In comparison with the Rawal missions that took place in 1971–73, we surveyed more localities within a shorter time. Unlike Rawal, we focused on wild cowpea only and benefited from a much better road network, especially in northern Nigeria where we were driving more than 600 km/day. In the end, there is a general agreement between the results of Rawal’s survey and our own in terms of geographical distribution of both subspecies.

In the northern ranges, we often encountered wild cowpea in fields or at roadsides. Wild cowpea plants are easy to spot in the field, as they twine 2–3 m above soil level on sorghum or pearl millet stems. Domesticated cowpea are prostrate or short and erect but usually not twining.

Based on the ecological definition of a weed, which is ”an uncultivated plant taxon that benefits from human impacts or ’disturbance’,” var. spontanea is a weed mainly encountered in disturbed places, such as in fields and gardens, at roadsides, and sometimes within towns (sewage ditches, grassy places); it was not observed within Yankari National Park. However, to some extent, var. spontanea is also a weed in the economic sense of the word since it is usually pulled out from the fields by farmers. It usually appears as isolated plants or isolated patches of fewer than 20 plants or as a few plants forgotten by the farmer while weeding.

In some places, we found fields with as many wild cowpea as domesticated cowpea (SP 815, Katsina State, for example). We suspect that, in these places, farmers were primarily interested in fodder. Var. spontanea is obviously a good fodder plant and farmers primarily cultivating cowpea for fodder would not choose to lose time weeding wild cowpea.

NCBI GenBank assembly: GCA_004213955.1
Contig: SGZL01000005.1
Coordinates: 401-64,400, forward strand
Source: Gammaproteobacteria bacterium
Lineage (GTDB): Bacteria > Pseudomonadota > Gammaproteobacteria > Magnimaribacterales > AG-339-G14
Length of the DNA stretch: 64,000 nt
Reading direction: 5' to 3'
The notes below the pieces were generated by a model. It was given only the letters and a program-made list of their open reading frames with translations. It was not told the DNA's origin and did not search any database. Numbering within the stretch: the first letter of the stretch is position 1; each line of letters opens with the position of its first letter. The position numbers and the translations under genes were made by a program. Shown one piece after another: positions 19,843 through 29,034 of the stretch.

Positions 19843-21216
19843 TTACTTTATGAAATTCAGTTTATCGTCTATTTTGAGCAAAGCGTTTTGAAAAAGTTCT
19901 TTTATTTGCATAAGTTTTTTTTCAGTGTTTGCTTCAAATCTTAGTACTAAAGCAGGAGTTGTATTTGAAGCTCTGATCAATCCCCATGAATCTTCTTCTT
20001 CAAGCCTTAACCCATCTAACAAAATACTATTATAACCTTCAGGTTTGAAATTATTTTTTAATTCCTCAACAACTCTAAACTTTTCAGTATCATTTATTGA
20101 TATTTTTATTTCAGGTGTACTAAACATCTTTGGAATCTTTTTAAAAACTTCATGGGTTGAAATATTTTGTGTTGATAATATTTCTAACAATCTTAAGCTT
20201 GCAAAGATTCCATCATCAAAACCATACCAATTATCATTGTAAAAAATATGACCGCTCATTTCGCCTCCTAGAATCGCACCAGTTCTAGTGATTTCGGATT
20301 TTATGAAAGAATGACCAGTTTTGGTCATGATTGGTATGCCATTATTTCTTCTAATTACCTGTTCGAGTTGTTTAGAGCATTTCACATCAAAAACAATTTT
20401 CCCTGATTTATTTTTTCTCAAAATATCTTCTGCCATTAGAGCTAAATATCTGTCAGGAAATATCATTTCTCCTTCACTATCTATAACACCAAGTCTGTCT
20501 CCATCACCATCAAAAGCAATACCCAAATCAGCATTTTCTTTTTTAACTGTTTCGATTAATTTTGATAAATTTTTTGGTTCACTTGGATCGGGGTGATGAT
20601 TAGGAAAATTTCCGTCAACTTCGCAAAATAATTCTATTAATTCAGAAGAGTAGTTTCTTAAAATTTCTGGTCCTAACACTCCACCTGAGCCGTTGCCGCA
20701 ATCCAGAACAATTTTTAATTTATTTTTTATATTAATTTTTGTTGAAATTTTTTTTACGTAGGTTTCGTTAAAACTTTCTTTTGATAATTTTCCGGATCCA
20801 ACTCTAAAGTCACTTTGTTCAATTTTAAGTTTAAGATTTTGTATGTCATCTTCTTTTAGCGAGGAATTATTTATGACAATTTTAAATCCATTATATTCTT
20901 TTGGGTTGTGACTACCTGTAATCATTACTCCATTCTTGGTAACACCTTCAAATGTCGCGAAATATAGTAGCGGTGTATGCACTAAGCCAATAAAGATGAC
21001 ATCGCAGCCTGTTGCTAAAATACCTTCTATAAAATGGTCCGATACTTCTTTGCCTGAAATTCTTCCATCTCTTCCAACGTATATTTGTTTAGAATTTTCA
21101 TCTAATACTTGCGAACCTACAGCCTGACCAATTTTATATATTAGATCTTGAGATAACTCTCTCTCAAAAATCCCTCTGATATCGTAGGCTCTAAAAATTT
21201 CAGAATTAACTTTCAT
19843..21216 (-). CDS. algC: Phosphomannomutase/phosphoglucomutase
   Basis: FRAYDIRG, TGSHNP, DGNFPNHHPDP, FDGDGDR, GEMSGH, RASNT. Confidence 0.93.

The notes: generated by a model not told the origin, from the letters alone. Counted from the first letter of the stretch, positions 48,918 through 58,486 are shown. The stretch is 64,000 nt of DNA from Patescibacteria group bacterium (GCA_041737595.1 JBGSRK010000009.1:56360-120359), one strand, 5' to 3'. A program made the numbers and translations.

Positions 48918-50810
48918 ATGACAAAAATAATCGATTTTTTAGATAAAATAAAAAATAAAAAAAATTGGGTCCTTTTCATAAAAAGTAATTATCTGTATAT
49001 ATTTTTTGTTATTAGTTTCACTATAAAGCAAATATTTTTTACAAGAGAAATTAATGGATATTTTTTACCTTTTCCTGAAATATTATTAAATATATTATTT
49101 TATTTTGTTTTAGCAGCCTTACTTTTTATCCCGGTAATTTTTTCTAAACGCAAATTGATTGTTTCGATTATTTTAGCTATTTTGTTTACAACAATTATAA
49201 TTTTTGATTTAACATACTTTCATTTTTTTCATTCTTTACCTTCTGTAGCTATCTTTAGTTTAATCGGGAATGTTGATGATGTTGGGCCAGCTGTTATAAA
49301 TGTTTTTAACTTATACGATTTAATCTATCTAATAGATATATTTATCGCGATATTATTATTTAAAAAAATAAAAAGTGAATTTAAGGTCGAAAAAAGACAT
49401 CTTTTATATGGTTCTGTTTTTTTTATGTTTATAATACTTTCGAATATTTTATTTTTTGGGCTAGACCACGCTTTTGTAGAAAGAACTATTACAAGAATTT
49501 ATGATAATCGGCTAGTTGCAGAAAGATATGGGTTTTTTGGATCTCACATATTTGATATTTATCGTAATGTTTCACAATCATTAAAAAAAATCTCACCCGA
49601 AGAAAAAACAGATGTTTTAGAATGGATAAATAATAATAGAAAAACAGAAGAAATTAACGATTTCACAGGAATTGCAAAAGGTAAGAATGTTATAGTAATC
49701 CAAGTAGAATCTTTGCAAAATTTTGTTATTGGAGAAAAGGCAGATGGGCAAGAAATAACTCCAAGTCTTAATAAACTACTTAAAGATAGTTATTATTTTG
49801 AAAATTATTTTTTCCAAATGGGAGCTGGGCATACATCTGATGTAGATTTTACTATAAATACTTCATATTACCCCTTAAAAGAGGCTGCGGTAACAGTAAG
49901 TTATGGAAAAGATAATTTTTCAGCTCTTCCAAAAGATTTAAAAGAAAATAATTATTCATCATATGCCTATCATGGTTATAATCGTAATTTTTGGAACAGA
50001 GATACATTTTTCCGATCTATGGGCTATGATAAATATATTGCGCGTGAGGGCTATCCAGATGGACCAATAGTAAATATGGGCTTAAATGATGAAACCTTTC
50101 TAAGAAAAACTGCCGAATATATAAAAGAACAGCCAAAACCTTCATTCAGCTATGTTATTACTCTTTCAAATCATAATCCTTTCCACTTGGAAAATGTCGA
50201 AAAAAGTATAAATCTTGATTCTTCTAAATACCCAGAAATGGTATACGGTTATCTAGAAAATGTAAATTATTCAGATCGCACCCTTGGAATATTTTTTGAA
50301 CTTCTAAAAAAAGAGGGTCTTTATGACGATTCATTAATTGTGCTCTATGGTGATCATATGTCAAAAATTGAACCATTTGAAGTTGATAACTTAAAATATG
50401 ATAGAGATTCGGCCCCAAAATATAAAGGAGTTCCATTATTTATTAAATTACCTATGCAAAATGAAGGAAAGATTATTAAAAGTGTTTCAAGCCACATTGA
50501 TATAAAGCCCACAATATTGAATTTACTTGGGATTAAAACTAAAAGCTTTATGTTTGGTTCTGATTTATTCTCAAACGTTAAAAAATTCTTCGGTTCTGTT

Domesticated cowpea close to var. spontanea (white arrow), SP 949, Borno State, Nigeria. Source: R. Pasquet, i<em/>cipe.” title=”domesticated-cowpea-close-to-var-spontanea” width=”300″ height=”252″ class=”size-medium wp-image-2510″ /></a><figcaption class=Domesticated cowpea close to var. spontanea (white arrow), SP 949, Borno State, Nigeria. Source: R. Pasquet, icipe.

Since experiments have proved pollen flow between wild and domesticated cowpea at over 30 m distances (Fatokun and Ng 2007), we checked if domesticated cowpea was grown within 30 m of the collecting sites for wild cowpea. This occurred frequently (70%) in the northern part of the range which is also the main cowpea production area. Our survey confirms Rawal’s (1975) conclusion. There are numerous situations in Nigeria in which domesticated cowpea and wild cowpea exchange genes. Therefore, its diversity may not be much higher than that of the domesticated gene pool. An evaluation of diversity among the collected material would help confirm or disprove this assumption.

The potential hybridization between wild and cultivated forms has implications for the transgenic Bt cowpea which are presently under confined field trials in Nigeria (www.aatf-africa.org/userfiles/Cowpea-Project-brief.pdf). If the Bt gene could move through the pollen from transformed to wild plants, further careful studies need to evaluate the advantage given by the Bt gene to a wild cowpea plant and whether Bt cowpea poses any risk to biodiversity.

References
Fatokun CA and Ng Q. 2007. Outcrossing in cowpea. J Food Agric Environ 5:334–338.

Pasquet and Padulosi. In press. Genus Vigna and cowpea (V. unguiculata (L.) Walp.) taxonomy: current status and prospects. Presented at the 5th World Cowpea Research Conference, Saly, Senegal, September 2010.

Piper CV. 1913. The wild prototype of the cowpea. US Dept. Agric. Bureau Plant Ind. Circular 124: 29–32.

Rawal KM. 1975. Natural hybridization among wild, weedy and cultivated Vigna unguiculata (L.) Walp. Euphytica 24(3):699–707.

Vaillancourt RE and Weeden NF. 1992. Chloroplast DNA polymorphism suggests Nigerian center of domestication for the cowpea, Vigna unguiculata (Leguminosae). Am. J. Bot. 79-10:1194–1199.